words: Marla Cantrell
Images: courtesy Renee Carman and Jean Ann Sadler
A little more than a year and a half ago, Renee Carman was in a funk. Usually a whirlwind of charisma going a mile a minute, she found herself confined to her bedroom for seventy-two hours to make sure a skin graft wasn’t compromised. The graft was necessary after knee surgery for an old sports injury.
After her exile, Renee leaned on a cane as she hobbled across the floors of her house in Fort Smith, Arkansas. She’d always been the kind of person who gained momentum during the day, her energy showing in every new idea, and now she was having to slow down so that she could recover. Friends (and she has a chorus of them) brought food that filled her freezer. They sent cards and gifts, snappy messages, happy words to cheer her up.
It all helped, but that dang knee was still getting her down. And that’s where Jean Ann Sadler comes in, at the time one of Renee’s newer friends. Jean Ann had an idea she was itching to share with Renee. And to do it, she wanted to get Renee out of her house.
So she picked her up one late morning and drove her to River City Deli. Renee remembers pulling on her stretchiest yoga pants. She remembers the halting way she made her trek to one of the closest tables. Renee looked around, seeing people she knew (there are legions of people she knows), and running her fingers through her tangled blonde hair.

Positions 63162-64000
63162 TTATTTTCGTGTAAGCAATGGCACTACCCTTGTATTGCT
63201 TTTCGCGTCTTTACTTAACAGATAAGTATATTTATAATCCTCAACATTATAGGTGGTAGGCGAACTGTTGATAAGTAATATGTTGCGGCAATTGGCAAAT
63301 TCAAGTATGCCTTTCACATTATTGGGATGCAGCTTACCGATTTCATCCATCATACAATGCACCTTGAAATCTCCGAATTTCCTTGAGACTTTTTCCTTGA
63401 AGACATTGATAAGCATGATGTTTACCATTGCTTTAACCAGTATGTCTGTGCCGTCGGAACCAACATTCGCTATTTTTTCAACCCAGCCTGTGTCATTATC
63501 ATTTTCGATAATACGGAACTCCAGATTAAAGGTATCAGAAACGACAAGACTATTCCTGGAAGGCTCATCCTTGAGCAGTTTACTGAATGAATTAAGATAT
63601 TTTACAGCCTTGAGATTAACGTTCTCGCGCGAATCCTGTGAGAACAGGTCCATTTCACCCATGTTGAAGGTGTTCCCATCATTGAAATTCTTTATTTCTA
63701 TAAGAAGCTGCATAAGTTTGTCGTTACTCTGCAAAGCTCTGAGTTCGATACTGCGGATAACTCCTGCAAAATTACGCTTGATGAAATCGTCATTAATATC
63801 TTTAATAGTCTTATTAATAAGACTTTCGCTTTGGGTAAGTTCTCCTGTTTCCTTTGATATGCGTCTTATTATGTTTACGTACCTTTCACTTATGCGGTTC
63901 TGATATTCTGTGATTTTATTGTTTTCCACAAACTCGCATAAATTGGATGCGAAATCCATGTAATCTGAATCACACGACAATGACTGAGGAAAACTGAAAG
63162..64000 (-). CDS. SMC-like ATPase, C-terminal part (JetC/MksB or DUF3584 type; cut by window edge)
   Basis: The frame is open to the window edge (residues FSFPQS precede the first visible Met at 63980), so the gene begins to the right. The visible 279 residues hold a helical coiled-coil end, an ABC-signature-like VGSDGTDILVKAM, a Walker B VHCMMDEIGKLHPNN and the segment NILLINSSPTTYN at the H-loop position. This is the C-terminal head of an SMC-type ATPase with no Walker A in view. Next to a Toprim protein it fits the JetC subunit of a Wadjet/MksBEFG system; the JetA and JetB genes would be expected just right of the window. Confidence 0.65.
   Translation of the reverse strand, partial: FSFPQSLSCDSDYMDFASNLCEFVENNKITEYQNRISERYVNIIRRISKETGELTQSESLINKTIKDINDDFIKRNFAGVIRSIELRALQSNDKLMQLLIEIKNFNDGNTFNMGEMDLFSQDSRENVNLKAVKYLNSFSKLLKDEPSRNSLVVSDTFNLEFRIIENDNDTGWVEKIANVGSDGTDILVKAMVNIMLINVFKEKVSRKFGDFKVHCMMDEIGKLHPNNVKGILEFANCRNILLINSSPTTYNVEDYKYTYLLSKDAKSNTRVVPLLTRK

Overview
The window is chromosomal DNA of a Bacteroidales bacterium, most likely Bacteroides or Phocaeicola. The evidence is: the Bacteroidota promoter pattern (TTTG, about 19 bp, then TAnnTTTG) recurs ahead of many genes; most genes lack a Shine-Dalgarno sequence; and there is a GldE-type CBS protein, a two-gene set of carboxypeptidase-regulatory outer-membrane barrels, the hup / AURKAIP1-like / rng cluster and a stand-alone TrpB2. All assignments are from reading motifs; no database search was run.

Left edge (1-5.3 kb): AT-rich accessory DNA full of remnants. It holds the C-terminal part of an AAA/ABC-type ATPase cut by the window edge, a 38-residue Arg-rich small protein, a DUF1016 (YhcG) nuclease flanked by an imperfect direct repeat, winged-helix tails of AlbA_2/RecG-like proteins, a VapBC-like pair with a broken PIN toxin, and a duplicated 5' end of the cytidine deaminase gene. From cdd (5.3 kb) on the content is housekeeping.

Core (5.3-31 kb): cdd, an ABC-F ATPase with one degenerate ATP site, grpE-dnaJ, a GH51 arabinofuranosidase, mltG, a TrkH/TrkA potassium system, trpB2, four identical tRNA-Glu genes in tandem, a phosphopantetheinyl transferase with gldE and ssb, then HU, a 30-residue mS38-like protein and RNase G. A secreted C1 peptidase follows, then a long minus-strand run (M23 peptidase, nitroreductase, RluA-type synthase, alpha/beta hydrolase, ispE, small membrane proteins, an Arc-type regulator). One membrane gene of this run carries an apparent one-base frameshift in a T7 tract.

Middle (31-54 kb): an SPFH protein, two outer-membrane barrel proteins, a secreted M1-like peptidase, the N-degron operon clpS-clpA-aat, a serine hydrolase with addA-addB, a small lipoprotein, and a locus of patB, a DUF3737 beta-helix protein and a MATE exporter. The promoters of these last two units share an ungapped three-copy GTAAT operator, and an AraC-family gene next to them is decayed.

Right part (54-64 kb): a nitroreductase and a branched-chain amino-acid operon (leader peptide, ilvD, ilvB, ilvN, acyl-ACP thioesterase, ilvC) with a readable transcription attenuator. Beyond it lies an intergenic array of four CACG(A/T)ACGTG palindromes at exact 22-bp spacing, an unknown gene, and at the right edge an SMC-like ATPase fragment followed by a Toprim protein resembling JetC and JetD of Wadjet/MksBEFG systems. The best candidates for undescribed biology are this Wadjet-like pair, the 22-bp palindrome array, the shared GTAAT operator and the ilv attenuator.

When she looked across the table, Jean Ann was beaming. “I have an idea,” she said. “And I think you’ll love it.”
Renee is a sucker for new ideas, and she adores the beginning of things when everything is possible. She listened as Jean Ann laid out her plan. Dismissing Renee’s feeble condition, she talked about how the two of them would design big wooden signs, build them, and then rent them to customers who wanted to surprise someone for their birthday, graduation, or even to ask a date to prom. They’d need a lot of brightly painted numbers, for example, so that someone turning sixteen would have a one and a six in their front yard for the world to see.
No matter that Renee and Jean Ann had never handled saws or sanders. That they’d never designed signs. Or that they hadn’t thought how difficult it might be to secure an eight-foot wooden sign in frozen ground, sometimes in the dark of night.
That day, all that seemed to matter was that Jean Ann had an idea, she needed Renee’s help to make it happen, and it sounded like a whole lot of fun.
The two laugh at their naivete. They laugh at their husbands’ laughter when they tried to picture their wives lugging these signs out of their SUVs and onto lawns across Fort Smith and beyond. But soon the laughter stopped. Their husbands knew enough about these two to know that they’d do whatever they set their minds to. So, they signed up not only to teach them the basics of power tools, but to be part of their delivery service.
For weeks the two texted each other, trying to come up with the perfect name for the company. They settled on Yard Yap, surmising that what they were doing was getting people’s yards to talk, to say Happy Birthday, or There’s a new baby in the house. They started a Facebook page, and they waited.
And just like that, they had an order for a little boy’s seventh birthday. He liked racecars, and they designed a sign shaped like one, and he was thrilled.